• Only one font option: “Helvetiker”.  Checking the webs/forums, other people have been asking for more font types.

Result : Mixed : Needs more font options.

SVG Import :

Result : Fail : Doesn’t appear to support svg files.  Google searching didin’t turn anything up, and browsing the software itself didn’t show any type of NURBS / path tools : Looks like polygons only.

STL Export:

Result : Success : Has option to ‘File -> Export Selected -> STL’.



Tinkercad could be considered 123D Design Light.  But it does things better.  Also, it was the fastest performing software out of all tested.

Boolean Test:

Create two mesh, overlap slightly, union together.

Result : Success : Surprisingly easy to do (once you understand it) : You simply “group” the two objects.  They’re now ‘unioned’ together.  If you want to do a subtraction, change one of their colors to “hole”.  All history is maintained, and it’s easy to access the old shapes to tweak them.

Bonus test:  Subtract the results of the torus-union boolean from a cube.

Result : Success : Very clean subtraction results:  Both torus are set to ‘hole’, and grouped with the cube.

Text Test:

Create text, change the font, apply a bevel/chafer.

Basic Text Test:

  • Authoring basic text in Tinkercad is pretty painful:
    • There’s no font/text tool.
    • You have to drag in individual pre-created letters.
    • All caps, all the same font.
    • All have to be individual resized/shaped.
  • Overall fail.

Shape Generator Text:

  • Tinkercad has a “Shape Generator” tool that is actually quite robust.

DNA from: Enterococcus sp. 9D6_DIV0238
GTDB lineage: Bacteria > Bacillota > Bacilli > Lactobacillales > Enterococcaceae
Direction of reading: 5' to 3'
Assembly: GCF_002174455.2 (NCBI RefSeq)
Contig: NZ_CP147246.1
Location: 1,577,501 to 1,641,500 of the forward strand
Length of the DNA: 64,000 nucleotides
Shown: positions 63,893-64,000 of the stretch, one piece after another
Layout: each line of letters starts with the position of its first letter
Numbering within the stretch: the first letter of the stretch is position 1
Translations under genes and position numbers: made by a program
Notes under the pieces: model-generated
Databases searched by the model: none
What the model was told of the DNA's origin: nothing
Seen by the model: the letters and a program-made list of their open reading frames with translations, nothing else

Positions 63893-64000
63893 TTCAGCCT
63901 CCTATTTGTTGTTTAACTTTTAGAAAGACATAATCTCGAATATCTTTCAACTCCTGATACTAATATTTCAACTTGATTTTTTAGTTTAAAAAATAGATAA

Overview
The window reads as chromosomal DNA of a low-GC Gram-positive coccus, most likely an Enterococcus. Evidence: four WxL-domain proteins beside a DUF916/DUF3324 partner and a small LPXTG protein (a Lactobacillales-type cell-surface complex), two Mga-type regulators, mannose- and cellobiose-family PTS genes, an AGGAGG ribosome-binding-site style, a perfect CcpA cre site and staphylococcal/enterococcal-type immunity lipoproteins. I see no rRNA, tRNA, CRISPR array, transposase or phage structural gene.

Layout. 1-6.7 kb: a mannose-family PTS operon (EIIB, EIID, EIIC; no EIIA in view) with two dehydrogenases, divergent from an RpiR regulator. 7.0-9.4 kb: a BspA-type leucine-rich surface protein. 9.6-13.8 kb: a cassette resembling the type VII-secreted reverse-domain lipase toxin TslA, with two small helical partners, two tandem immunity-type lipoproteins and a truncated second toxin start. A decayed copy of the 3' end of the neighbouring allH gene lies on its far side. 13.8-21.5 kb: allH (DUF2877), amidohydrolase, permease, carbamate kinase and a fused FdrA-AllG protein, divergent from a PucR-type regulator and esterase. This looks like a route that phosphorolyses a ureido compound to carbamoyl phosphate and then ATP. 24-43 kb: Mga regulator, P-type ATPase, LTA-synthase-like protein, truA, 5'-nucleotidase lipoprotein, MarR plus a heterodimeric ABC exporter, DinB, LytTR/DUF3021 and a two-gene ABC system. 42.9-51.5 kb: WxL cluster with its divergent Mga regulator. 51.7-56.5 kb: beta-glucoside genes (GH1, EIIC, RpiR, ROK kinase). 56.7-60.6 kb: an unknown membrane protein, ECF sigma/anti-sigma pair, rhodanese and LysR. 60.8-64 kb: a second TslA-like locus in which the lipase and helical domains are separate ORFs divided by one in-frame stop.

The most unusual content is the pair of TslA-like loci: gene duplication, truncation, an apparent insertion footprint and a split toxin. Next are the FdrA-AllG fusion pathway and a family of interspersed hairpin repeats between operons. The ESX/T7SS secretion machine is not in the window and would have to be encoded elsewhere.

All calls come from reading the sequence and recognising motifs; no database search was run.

• You execute a “New Shape Generator”, and select “Text”.
  • The default gizmo has options for 3 fonts.  But if you “Edit” the tools source, you can access the JavaScript directly, and see where they’ve plugged in the fonts provided:  If you have your own svg font, you can upload it and edit the source to include it.
  • I was able to install a custom font by following these steps:
    • Found a font I liked from Fontsquirrel, and download it.
    • Go to their font generator page, Set the mode to “Expert”, then set the export format to SVG (only) : Down load your kit.
    • This gives you a zip you can extract.  Then back in Tinkercad you “Edit” your Text Shape Generator, and follow the instructions towards the top of the main.js script for installing the new font.
    • Success!  Sort of:  The app kept giving me a warning, but everything seemed to work.
  • Overall : Mixed : While it gives you the ability to add new custom fonts (which none of the others appear to provide) you still can’t bevel/chamfer them.

Bonus Test :

I booleaned all sorts of text and shapes together.  Super easy.

Result : Success.

SVG Import:

Tinkercad has a Import menu that allows you to browse to a svg on your HD, or from a URL.  Example video on YouTube.

Authored both some text and a scribble in Inkscape:  Was able to import the scribble, but not that text.  But seeing that other software had the same problem, I’m thinking Inkscape is exporting bad font SVG files.

Result: Success

STL Export:

Result: Success : Very to export via the ‘Design -> Download for 3D printing’.  Note this downloads the entire scene.